The Life of Lines

Ingold, Tim. 2015. The Life of Lines. London ; New York: Routledge.


This review aims to offer readers a concise yet (hopefully) robust review of Tim Ingold’s latest work, The Life of Lines. Readers familiar with Ingold’s work will remember his controversial (but arguably misunderstood) definition of anthropology as “philosophy with people in” (1992, p.696), as well as his vehement opposition to the synonymity of ethnography and anthropological work (Ingold, 2014). Considering this position, it is possible to read The Life of Lines as a well written anthropological treatise – one attentive to the culture and mores of a global community or collective “we” (as opposed to a particular people, time and place; the conventional objects of ethnographic investigation) – which weaves together a cross-disciplinary set of themes around the question of the line. There is, however, another dimension to this argument in which it would be an injustice to depict The Life of Lines as anything other than an ethnographic monograph. Such a definition of “ethnographic”, however, is heterogeneous to the mainstream images of qualitative researchers with pragmatist principles investigating the realities of how things work in everyday organizations (Watson, 2011, 2012). Indeed, it is one which tries even contemporary definitions of “the field” within anthropology (Amit, 2000) pursuing “interlocutors” through the worlds of art, literature, philosophy, meteorology, cartography, Ingold’s childhood memories, and conversations with several major works of anthropological canon.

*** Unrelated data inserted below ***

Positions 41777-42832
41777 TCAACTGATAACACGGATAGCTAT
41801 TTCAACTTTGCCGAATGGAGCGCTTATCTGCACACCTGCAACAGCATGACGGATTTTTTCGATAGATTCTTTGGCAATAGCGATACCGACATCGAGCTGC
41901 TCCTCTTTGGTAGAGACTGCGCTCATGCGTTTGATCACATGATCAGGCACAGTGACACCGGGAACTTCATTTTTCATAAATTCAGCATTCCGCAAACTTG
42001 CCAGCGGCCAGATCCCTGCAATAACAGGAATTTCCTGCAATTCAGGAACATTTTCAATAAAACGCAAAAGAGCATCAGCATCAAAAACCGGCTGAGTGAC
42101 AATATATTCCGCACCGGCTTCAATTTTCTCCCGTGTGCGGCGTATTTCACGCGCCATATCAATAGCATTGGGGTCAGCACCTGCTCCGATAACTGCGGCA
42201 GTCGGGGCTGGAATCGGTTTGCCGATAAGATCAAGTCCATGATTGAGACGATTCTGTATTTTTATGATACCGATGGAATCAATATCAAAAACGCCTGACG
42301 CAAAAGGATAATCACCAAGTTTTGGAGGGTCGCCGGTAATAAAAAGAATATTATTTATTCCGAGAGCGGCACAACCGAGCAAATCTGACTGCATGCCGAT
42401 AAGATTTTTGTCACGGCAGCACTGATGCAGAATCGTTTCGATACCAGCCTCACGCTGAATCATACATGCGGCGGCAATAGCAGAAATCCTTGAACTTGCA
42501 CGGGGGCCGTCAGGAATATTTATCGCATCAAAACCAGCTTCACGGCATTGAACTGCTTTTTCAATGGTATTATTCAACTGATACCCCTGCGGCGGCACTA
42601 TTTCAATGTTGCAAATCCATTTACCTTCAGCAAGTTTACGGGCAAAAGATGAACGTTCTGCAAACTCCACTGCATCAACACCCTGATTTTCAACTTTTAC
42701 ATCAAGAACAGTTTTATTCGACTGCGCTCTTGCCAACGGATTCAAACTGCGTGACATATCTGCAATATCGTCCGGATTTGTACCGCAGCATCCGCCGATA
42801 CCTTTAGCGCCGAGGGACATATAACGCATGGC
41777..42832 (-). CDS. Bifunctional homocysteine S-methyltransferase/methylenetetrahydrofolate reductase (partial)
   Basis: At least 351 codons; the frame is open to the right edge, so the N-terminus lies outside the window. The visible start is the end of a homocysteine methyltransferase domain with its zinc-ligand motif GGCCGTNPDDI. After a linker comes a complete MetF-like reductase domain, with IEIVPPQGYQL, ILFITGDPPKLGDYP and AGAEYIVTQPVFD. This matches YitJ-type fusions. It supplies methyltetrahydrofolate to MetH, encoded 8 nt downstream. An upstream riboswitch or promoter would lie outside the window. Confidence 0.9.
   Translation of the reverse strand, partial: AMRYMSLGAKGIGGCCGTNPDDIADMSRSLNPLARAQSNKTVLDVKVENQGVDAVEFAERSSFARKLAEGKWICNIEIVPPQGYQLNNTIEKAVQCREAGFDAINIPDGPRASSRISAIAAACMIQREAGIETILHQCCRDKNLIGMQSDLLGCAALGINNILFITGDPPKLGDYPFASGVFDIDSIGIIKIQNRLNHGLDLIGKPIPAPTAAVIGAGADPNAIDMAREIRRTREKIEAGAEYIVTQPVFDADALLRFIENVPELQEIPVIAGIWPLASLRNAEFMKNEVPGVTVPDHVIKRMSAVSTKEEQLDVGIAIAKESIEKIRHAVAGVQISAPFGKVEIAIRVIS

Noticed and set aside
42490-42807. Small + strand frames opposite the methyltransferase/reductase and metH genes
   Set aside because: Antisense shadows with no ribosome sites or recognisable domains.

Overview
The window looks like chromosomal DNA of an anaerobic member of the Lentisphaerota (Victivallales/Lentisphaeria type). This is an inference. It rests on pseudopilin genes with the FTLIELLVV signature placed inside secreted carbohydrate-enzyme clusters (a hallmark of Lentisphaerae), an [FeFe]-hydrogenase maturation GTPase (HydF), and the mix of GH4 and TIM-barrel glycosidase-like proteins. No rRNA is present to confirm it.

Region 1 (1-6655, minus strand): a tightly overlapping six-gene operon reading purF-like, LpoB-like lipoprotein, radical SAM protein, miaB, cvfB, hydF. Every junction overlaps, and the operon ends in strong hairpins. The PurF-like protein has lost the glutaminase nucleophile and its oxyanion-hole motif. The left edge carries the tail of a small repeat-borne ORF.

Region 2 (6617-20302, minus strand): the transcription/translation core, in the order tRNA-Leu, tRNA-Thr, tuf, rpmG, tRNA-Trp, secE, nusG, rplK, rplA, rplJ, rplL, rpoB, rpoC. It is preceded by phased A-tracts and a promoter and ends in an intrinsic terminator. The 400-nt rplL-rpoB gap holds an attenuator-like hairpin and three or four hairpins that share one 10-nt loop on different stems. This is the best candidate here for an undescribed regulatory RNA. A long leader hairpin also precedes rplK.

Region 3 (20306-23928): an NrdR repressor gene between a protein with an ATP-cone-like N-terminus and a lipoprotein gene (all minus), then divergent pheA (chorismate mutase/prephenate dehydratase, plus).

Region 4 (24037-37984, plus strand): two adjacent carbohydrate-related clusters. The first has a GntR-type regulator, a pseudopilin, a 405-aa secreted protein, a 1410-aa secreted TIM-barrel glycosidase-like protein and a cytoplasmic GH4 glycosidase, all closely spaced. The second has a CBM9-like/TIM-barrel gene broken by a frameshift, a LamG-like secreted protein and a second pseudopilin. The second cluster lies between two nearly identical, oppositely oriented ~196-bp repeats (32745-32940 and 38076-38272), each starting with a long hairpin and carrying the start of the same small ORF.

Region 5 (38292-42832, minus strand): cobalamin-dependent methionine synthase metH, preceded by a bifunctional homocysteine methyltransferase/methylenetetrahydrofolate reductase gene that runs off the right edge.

In many ways then, The Life of Lines may be seen as the product of an entire life subjected to the “retrospective judgement” which, for Ingold (2014), defines “ethnographicness”. As he astutely puts it: “to lead a life is to lay down a line” (2015, p.118). A life which follows and creates lines, that is, and Ingold’s is undoubtedly a life that is religiously observant to the lines that have become his anthropology and ethnography. His ethnography of lines is one which is long-term, in-depth, committed, attentive, complex, and ‘wanders’ in interesting ways. Few texts which we might more commonly call ethnographic provide us with such conceptually nuanced glimpses into the thought processes, understandings and practices of the ethnographer. It would also be an error to describe this work as merely theoretical, for the classificatory schema of “theory” does not adequately depict that Ingold is out for a walk among the thoughts of the world; that he is tying a series of richly complex conceptual knots. The lines of thought which constitute The Life of Lines interweave and knot together throughout Ingold’s corpus, reaching even to his earliest works. Indeed, this is perhaps what Ingold can offer to scholars in Organization Studies whose research ventures into the ethnographic: the practice of weaving, creating an intricately complex meshwork of concepts out of “the field”. In this sense, it may be that a new discipline is needed to describe these efforts, that weave in-between ethnography and so many other disciplines – what Ingold himself calls a lineology – a discipline whose principles this review will attempt to espouse. While Ingold, the lineologist, may be prone to an almost religious devotion to the tracking of lines, we shall argue that there is much that his work can teach us in terms of reconciling the questions surrounding an engagement with “theory” and, more broadly speaking, ethnographic practice.

On the Meshwork